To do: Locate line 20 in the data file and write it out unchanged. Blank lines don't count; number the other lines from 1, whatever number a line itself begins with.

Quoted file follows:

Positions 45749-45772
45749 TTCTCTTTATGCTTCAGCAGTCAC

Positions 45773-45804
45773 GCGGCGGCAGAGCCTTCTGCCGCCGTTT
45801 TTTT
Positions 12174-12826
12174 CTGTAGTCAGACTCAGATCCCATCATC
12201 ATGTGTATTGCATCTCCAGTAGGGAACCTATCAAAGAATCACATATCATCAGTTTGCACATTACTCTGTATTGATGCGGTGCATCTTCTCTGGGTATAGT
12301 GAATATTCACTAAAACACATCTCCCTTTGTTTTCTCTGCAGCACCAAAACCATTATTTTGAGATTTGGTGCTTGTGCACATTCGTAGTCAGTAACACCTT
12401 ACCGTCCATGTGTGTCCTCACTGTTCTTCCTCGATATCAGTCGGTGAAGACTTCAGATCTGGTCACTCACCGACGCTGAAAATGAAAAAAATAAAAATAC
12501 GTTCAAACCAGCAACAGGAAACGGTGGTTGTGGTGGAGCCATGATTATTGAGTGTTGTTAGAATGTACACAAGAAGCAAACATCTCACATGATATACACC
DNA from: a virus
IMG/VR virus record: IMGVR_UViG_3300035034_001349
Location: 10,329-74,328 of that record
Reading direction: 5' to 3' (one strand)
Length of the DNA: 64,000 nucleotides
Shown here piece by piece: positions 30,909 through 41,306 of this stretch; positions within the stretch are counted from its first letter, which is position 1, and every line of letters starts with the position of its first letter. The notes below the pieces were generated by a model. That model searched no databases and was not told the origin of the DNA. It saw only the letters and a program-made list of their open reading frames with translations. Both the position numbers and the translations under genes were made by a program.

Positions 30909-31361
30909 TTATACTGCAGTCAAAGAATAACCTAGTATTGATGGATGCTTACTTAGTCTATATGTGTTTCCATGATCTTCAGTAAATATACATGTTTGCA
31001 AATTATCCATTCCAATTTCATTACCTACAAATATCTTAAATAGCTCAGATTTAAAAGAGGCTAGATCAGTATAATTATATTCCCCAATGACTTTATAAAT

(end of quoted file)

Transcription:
31001 AATTATCCATTCCAATTTCATTACCTACAAATATCTTAAATAGCTCAGATTTAAAAGAGGCTAGATCAGTATAATTATATTCCCCAATGACTTTATAAAT